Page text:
Donald Trump and California state officials sparred over if climate change is contributing to out-of-control wildfires across the West, after the president insisted that bad forest management drives the conflagrations.
Wade Crowfoot, the secretary of California’s Natural Resources Agency, told Trump in a assembly in Sacramento on Monday that a warming climate is making the state’s fires worse.
“We wish to work with you to in reality recognize the changing climate and what it means to our forests, and in truth work along side that science,” Crowfoot told the president. “The science is going to be key. Whether we disregard that science and sort of put our head in the sand and think it’s all approximately vegetation management, we’re not going to succeed together protecting Californians.”
Trump responded: “It’ll start getting cooler, you just watch.”
“I wish science agreed with you,” Crowfoot said.
“I don’t think science knows, in truth,” Trump responded.
Trump flew into Sacramento after a weekend crusade swing through Nevada with a purpose to discuss the fires with California officials including Governor Gavin Newsom. More than 5 million acres have been burned across the West this season, killing dozens of people and ruining air quality from California to Washington.
Newsom on Friday argued that fallacious forest management practices of the past can’t give an explanation for the state’s worsening fire seasons. California has been stepping up its use of controlled burns to thin out vegetation and has accelerated cutting fire breaks around vulnerable communities, he said.
But the recent drought and a tree-killing beetle infestation, either one of which Newsom tied to climate change, have killed more than 150 million trees across the state, leaving ample fuel for fires.
“I’m not going to propose for a second that the forest management practices in the state of California over a century-plus have been ideal,” Newsom said Friday in Butte County, surrounded by scorched trees. “But that’s one point. It’s not the point.”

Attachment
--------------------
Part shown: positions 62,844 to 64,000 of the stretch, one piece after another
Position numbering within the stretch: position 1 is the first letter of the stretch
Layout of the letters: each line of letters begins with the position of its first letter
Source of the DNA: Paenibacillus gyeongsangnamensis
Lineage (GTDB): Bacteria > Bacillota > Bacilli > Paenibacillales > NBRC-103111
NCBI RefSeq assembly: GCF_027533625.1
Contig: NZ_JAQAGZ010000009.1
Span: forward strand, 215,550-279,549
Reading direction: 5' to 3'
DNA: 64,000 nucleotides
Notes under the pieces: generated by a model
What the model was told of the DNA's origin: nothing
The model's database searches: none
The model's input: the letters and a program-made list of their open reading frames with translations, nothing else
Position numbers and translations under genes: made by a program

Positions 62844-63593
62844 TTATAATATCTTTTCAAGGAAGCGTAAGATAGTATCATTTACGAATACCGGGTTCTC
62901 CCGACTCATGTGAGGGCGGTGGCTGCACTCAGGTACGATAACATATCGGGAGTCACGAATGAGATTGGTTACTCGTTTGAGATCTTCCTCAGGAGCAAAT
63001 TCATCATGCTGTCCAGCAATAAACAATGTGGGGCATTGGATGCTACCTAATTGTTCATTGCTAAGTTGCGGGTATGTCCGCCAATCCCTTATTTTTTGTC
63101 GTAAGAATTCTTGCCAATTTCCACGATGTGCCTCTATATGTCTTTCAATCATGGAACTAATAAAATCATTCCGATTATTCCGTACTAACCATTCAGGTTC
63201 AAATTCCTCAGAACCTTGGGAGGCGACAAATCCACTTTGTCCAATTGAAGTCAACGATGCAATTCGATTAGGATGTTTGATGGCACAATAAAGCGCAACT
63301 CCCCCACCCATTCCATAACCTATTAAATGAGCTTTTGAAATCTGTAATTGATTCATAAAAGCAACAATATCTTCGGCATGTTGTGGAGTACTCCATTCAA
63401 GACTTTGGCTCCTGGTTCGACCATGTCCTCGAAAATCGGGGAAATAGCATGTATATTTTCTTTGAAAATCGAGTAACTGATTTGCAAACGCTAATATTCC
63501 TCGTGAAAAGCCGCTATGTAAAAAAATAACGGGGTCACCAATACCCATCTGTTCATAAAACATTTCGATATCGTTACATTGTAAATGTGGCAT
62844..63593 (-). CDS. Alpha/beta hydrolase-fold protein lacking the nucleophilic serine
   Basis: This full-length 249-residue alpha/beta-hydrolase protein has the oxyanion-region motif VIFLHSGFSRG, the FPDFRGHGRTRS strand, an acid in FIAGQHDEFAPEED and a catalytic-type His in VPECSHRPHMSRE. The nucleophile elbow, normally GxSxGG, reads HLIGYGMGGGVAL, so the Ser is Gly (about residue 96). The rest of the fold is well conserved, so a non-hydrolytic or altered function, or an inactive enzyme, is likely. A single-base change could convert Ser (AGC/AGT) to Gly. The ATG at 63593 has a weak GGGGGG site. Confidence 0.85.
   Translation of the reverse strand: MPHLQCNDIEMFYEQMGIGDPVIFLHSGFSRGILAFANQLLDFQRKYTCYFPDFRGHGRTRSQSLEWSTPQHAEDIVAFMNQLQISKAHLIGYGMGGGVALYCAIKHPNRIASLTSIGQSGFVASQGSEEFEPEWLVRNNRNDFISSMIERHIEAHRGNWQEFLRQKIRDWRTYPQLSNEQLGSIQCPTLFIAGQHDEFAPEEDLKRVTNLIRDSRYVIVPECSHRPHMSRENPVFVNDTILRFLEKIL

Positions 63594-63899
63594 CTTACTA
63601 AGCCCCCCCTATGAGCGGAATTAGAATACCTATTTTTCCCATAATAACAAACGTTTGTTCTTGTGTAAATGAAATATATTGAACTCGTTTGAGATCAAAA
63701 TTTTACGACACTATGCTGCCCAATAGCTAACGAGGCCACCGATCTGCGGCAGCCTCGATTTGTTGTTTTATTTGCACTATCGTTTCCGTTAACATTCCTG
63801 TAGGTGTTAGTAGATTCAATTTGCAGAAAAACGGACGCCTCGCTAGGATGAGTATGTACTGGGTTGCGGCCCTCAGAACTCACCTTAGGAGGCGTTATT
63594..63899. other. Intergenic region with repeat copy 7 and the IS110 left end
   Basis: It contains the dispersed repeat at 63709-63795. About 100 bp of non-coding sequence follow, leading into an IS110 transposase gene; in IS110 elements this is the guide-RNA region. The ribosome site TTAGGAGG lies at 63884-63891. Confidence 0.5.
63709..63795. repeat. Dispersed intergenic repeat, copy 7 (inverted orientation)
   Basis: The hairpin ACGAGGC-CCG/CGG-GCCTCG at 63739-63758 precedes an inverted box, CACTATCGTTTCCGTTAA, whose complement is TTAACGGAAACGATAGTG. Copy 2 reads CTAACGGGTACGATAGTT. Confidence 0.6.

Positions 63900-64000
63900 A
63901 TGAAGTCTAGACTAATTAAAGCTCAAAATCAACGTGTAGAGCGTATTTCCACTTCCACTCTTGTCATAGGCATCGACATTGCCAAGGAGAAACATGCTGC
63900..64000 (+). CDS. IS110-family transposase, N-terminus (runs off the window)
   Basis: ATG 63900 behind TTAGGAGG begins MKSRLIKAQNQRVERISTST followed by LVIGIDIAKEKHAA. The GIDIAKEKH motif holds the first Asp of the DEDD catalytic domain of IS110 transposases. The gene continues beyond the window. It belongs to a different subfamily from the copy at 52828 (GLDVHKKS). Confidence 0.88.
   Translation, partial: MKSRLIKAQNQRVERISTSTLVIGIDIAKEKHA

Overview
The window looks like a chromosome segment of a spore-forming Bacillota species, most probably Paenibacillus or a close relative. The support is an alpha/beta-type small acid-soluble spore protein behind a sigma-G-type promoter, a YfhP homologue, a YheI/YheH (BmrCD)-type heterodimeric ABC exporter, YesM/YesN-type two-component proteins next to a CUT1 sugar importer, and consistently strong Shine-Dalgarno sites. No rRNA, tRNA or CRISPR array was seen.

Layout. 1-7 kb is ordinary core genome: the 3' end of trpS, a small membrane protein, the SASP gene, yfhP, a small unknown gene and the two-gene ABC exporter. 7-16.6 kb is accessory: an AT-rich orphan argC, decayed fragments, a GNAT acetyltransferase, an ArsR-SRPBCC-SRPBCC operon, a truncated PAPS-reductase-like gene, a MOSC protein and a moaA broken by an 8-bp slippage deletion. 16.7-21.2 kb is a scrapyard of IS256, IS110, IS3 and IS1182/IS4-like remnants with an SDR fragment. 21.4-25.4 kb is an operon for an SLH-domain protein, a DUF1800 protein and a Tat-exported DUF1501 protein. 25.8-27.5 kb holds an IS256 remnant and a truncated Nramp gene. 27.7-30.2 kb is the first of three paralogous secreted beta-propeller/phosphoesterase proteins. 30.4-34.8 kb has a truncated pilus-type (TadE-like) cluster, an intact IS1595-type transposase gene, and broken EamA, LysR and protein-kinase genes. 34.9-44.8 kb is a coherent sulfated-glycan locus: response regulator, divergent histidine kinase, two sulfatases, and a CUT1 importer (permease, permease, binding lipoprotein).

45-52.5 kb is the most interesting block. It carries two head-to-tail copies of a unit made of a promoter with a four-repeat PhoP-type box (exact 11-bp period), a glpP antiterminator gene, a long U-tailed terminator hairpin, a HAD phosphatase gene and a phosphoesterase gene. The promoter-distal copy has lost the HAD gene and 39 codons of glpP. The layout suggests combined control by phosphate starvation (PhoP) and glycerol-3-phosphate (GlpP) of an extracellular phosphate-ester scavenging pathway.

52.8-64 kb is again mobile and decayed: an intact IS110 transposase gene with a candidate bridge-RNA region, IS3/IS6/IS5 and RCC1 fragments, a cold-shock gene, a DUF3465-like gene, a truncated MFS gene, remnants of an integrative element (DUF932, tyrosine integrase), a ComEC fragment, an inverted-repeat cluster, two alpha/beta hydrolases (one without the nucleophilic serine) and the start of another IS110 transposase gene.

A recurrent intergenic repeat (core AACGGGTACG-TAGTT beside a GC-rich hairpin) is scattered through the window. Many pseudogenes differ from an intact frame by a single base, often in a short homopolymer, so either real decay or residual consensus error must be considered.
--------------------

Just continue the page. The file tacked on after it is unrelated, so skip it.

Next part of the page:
The president has regularly criticized California’s Democratic leaders for, in his view, failing to adequately manage the state’s forests to minimize fire risk.
Approximately 57% of California forests are land owned and managed by federal agencies, according to the University of California. Newsom said Monday that just 3% of the state’s forests are on land managed by the state government.
In August, Newsom’s administration reached an agreement with the U.S. Forest Service to jointly minimize fire risk on no less than 500,000 acres of public lands each and every year.
Trump claimed before the assembly that an unnamed European leader told him his country has more explosive trees than California, before disputing state officials who said climate change used to be contributing to out-of-control West Coast wildfires.
“I used to be talking to the head of a major country and he said, ‘We are a forest nation. We imagine ourselves a forest nation.’ This used to be in Europe. I said, ‘That’s a beautiful term,”’ Trump told reporters after touchdown in Sacramento.
“He said, ‘We have trees that are far more explosive’ — explosive when it comes to fire — but ‘we have trees that are far more explosive than they have got in California, and we don’t have any problem.’”
Trump said that “I think a large number of things are conceivable” in response to a question approximately if climate change is driving the western wildfires, which have consumed more than 5 million acres, killing dozens of people and ruining air quality on the West Coast.
“With regard to the forest, when trees fall down, after a short time period — approximately 18 months — they develop into very dry. They develop into in reality like a matchstick,” Trump said. “And they rise up; you realize, there’s no more water pouring through, and they develop into very, very — they just explode. They may be able to explode.”
“Also leaves,” he added, “you probably have years of leaves, dried leaves, on the ground, it just sends it up. It’s in reality a fuel for a fire. So they have got to do something positive about it.”
He said the state will have to cut more firebreaks through its forests, again comparing California to European forests that he said are better managed.
“They also have to do cuts. I intent, people don’t find irresistible to do cuts but they have got to do cuts,” he said. “So whether you do have a fire and it gets absent, you’ll have a 50-yard cut in between so it won’t have the ability to catch in the other side.
“They don’t do that,” he said of California. “Whether you go to other countries, you go to Austria, you go to Finland, you go to many different countries and they don’t have problems.”
After taking office, Trump pulled the U.S. out of the Paris climate accord negotiated by President Barack Obama, calling it unfair. On Monday, he suggested the U.S. shouldn’t undertake efforts to mitigate climate change because other countries can’t be trusted to follow suit.
“Is India going to change its ways? And China going to change its ways? And Russia — is Russia going to change its ways?” he said. “You realize, so, you have a large number of countries that are going to have to change because they make up — we’re just a small speck.”